At Boeing, only manager salaries are withdrawn: idle machines (2019 in Washington, DC)
Photo: Lindsey Wasson / REUTERS
The corona crisis has not only claimed hundreds of thousands of lives in the United States, it has also driven millions of people into unemployment and economic ruin.
And it made some very rich people even richer.
At least that is the result of research by the New York Times, which is getting to the bottom of the economic consequences of the pandemic.
Accordingly, in many of those companies that were hardest hit by the economic crisis, the responsible managers were literally showered with wealth, as the following examples illustrate:
aircraft manufacturer Boeing
announced after a historically bad year in 2020 laying off about 30,000 employees and reported a loss of twelve billion dollars.
Nonetheless, managing director David Calhoun was rewarded with a $ 21.1 million severance payment.
cruise company Norwegian Cruise Line
lost four billion dollars and laid off a fifth of its employees.
That didn't stop the company from more than doubling the annual salary of CEO Frank Del Rio - to $ 36.4 million.
Because hotels around the world have been vacant for months, the
chain laid off
nearly a quarter of its workforce and lost about $ 720 million.
Even so, Hilton reported that its chief executive Chris Nassetta received $ 55.9 million in compensation in 2020.
The newspaper's résumé: "Executives make a fortune while laid-off workers stand in line at the boards." In fact, the gap between executive pay and the average wage of normal workers has been growing for decades.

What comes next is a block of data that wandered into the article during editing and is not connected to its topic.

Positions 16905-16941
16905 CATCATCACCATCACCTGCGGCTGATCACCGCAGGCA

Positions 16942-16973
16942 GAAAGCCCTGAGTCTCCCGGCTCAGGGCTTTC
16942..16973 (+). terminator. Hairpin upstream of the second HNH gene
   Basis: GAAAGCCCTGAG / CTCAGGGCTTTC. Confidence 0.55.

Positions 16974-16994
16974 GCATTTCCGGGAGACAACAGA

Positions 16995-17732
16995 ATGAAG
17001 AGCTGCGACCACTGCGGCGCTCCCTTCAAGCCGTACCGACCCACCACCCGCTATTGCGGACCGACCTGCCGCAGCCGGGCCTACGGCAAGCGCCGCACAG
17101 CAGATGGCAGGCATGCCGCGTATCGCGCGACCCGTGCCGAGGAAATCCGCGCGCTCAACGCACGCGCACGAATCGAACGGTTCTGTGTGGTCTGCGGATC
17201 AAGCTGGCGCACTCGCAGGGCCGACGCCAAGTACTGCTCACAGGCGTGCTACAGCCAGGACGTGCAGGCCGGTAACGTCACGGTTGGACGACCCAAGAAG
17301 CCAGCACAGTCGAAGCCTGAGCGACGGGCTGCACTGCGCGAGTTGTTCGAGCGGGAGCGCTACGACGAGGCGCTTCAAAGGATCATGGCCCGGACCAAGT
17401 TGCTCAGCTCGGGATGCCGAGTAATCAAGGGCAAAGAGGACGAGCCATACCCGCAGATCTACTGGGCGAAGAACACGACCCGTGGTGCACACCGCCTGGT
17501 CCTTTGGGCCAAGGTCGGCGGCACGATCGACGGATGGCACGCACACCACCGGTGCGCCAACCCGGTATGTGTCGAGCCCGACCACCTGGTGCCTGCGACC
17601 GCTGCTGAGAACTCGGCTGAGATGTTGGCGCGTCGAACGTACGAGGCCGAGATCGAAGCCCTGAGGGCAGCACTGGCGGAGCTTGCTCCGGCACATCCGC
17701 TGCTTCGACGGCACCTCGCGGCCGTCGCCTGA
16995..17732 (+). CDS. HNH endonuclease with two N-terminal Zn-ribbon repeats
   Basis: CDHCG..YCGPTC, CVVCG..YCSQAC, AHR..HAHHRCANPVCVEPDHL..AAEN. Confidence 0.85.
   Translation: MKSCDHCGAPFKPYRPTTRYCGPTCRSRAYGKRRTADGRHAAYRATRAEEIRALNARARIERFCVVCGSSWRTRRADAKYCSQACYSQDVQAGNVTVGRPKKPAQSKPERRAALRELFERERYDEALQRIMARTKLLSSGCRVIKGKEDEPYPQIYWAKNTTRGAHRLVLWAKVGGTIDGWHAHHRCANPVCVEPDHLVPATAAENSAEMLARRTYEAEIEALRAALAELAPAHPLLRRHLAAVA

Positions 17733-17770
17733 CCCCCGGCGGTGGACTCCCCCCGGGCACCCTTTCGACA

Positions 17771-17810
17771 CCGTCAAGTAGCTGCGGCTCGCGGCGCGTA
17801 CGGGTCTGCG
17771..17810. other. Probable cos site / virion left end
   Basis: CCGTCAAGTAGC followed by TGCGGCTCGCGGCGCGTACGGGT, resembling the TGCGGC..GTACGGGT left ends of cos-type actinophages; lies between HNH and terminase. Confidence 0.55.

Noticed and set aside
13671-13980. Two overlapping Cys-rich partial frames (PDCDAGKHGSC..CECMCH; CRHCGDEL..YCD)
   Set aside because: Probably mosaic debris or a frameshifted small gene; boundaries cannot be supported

According to the Economic Policy Institute, the heads of large corporations today earn an average of 320 times as much as the typical worker.
In 1989, according to the New York Times, this ratio was 61 to 1.
"A tiny handful of people snuck their way to the top of the greasy pole."
Senator Elizabeth Warren
Senator Elizabeth Warren, who had already called for significantly higher taxes on the super-rich in the US Democrats' primary campaign, is outraged by this development.
She told the newspaper, "A tiny handful of people who have snuck their way to the top of the greasy bar get all the rewards while everyone else falls by the wayside."
The dimensions in the USA are frightening, but the phenomenon itself also exists in Germany: At Deutsche Bahn, for example, track workers stuck in the pandemic, while dozens of board members and managing directors of rail subsidiaries will probably get large parts of their bonuses - all together, goes many millions of euros.